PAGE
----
International news within the industry of mining and metal, Jul, 17 2019
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The iron ore price up 73 per cent

Iron ore mine. Photo: Creative Commons, credit: OliverMagritzer
Iron ore mine. Photo: Creative Commons, credit: OliverMagritzer
Published by
Markku Björkman - 04 Jul 2019


The iron ore price has risen by as much as 73 per cent this year compared to last year, but the price increases are mainly driven by a reduced supply caused by Brazilian Vales production cuts after the devastating dust disaster there and tropical storms in Australia that have hit hard the country's export ports for iron ore.

But Vale has already been granted permission to increase production in Brazil again and from the port of Port Hedland in Australia, the world's largest iron ore hub, recent statistics show that deliveries there increased by 20 per cent in June this year compared to the same period in 2018.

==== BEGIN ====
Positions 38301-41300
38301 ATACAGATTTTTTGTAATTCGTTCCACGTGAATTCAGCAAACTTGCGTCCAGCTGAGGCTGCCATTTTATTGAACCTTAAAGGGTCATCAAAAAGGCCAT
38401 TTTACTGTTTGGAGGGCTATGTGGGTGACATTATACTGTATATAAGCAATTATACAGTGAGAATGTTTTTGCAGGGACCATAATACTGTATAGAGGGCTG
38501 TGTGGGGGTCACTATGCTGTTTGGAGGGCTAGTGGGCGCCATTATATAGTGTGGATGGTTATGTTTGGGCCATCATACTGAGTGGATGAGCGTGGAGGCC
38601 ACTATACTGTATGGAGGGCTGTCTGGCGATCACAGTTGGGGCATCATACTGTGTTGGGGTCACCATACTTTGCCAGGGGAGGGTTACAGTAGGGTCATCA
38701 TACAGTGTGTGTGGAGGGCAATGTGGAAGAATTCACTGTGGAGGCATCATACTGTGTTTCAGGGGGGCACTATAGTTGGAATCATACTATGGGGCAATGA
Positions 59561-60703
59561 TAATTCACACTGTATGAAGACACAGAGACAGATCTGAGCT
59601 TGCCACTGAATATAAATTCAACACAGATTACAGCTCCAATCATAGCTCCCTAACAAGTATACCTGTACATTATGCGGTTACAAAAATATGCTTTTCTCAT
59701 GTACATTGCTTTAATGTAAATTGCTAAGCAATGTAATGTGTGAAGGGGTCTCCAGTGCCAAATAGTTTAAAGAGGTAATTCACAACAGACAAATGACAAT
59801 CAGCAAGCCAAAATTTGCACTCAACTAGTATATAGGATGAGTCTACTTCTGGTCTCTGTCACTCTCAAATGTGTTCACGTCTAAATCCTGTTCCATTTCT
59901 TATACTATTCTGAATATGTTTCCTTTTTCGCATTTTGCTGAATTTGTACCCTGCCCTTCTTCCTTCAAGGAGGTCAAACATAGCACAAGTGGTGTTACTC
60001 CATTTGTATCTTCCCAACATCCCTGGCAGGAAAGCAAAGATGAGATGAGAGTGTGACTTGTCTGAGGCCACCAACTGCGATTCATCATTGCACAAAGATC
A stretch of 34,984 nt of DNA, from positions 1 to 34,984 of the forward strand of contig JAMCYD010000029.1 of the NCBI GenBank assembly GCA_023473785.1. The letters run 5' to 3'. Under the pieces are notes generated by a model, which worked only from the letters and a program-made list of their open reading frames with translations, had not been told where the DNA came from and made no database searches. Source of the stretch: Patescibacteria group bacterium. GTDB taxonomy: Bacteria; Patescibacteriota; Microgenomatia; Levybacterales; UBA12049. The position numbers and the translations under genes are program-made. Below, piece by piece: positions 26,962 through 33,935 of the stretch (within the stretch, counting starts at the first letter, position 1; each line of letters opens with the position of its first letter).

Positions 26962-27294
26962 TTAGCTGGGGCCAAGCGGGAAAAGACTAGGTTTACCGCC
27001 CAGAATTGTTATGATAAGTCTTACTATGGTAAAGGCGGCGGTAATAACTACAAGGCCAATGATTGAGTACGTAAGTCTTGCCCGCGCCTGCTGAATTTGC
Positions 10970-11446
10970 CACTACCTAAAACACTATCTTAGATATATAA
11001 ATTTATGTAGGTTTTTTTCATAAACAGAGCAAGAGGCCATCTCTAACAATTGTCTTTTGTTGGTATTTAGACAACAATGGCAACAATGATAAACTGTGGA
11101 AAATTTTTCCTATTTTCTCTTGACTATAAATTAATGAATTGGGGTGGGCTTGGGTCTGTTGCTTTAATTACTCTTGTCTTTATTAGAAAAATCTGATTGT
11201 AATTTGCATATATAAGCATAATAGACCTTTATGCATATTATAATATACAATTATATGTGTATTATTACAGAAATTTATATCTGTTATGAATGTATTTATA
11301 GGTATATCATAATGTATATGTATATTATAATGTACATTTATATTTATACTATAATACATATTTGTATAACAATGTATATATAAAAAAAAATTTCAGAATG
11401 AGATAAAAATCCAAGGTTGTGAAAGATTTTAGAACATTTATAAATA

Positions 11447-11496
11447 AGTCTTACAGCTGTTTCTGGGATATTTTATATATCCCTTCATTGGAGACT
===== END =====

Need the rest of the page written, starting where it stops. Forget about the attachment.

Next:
Of the greatest importance for the iron ore price is the Chinese steel production and it may already have hit the ceiling. It peaks this year at 940 tonnes a year before it will steadily decline, according to statistics from the Australian Ministry of Industry.

This, combined with the fact that deliveries will soon be back at normal levels, is expected to halve the iron ore price by 2021, according to Australian authorities. The forecast is that the iron ore price will average $ 80 a tonne this year before falling to an average of $ 57 per tonne in 2021.